Successful school reform is about development and therefore learning.  Once distributive leadership and a collaborative climate have been established, then a shared and monitored mission was seen as providing a unifying focus. When there is confidence in what the school is doing and why it is doing it, then the leaders and the school can move to development, learning and change, including working with other schools.  The research indicates the importance of having stability for change.

Context
The research suggests that more account should be taken of the context for leadership and school reform, as socio-economic status, home background and school size had a clear interactive effect on leadership, the school and student outcomes.  It suggests that leadership may have to adapt to circumstances. For example, as smaller schools were found to have advantages, large schools may find it beneficial to divide themselves into sub-schools, to provide the support needed to involve students and teachers with the school and improve learning outcomes.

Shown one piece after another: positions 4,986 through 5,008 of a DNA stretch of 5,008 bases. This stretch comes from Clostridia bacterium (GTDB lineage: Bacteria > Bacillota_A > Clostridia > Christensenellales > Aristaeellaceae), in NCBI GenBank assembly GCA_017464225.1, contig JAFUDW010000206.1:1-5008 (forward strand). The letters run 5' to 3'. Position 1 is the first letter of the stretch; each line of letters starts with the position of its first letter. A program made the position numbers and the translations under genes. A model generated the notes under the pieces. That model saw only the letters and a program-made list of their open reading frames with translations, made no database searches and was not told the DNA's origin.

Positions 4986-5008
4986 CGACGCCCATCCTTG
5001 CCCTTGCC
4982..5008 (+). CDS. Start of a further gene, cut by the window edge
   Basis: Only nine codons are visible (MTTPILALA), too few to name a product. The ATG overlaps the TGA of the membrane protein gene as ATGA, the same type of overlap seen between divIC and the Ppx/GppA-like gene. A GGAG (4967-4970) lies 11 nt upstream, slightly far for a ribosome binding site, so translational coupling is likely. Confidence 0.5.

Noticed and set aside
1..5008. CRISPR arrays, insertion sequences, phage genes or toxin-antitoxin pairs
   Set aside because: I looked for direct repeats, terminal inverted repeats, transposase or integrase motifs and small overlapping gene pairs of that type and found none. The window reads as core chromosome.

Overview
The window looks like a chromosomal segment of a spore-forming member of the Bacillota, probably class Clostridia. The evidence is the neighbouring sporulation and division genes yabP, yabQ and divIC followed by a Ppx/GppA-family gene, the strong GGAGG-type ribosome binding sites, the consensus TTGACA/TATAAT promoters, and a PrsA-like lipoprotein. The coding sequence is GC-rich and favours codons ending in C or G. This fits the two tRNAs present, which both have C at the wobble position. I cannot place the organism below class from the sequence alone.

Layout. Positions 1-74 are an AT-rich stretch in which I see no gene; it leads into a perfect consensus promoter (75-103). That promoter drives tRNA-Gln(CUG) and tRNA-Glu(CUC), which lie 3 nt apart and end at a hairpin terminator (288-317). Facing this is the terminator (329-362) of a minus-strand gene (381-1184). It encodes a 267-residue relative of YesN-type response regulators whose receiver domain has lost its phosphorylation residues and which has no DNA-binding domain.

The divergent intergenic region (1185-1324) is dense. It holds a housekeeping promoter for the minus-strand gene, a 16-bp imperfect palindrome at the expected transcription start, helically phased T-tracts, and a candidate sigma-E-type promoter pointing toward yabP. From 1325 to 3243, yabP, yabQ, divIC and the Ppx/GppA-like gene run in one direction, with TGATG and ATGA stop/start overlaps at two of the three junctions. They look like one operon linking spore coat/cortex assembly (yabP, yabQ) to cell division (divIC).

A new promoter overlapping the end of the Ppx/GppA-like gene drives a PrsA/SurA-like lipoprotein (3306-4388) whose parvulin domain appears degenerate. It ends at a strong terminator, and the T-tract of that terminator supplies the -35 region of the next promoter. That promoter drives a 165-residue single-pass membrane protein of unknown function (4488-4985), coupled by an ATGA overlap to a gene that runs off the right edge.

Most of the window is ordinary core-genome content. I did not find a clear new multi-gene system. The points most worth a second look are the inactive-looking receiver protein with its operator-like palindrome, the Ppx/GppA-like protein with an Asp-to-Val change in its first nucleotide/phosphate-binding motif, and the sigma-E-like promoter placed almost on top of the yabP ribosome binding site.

A broader understanding of student outcomes
The research suggests that what counts as effective education should be broadened beyond academic achievement, to include, for example, self-confidence.  Although academic self-confidence was not linked to academic achievement, it does not follow that academic self-confidence is not an important student outcome.  The research cites other studies where pupil self-confidence has been found to be related to later life successes such as employment and income.    

What are the implications of the study for school leaders?
In completing this article, questions such as the following might be asked about the implications of LOSO for practitioners:  

  • many schools are now involving pupils in their school improvement planning. Would your school benefit from asking pupils (through a questionnaire, for example) for their views on teaching and school leadership?  Do you have the information you need about how pupils view themselves as learners?  
  • do teachers in your school participate actively in decision making and/or understand, share and monitor progress toward school goals?   
  • if you asked teachers in your school whether they felt ‘safe’ in taking risks and leading new initiatives, what would they say?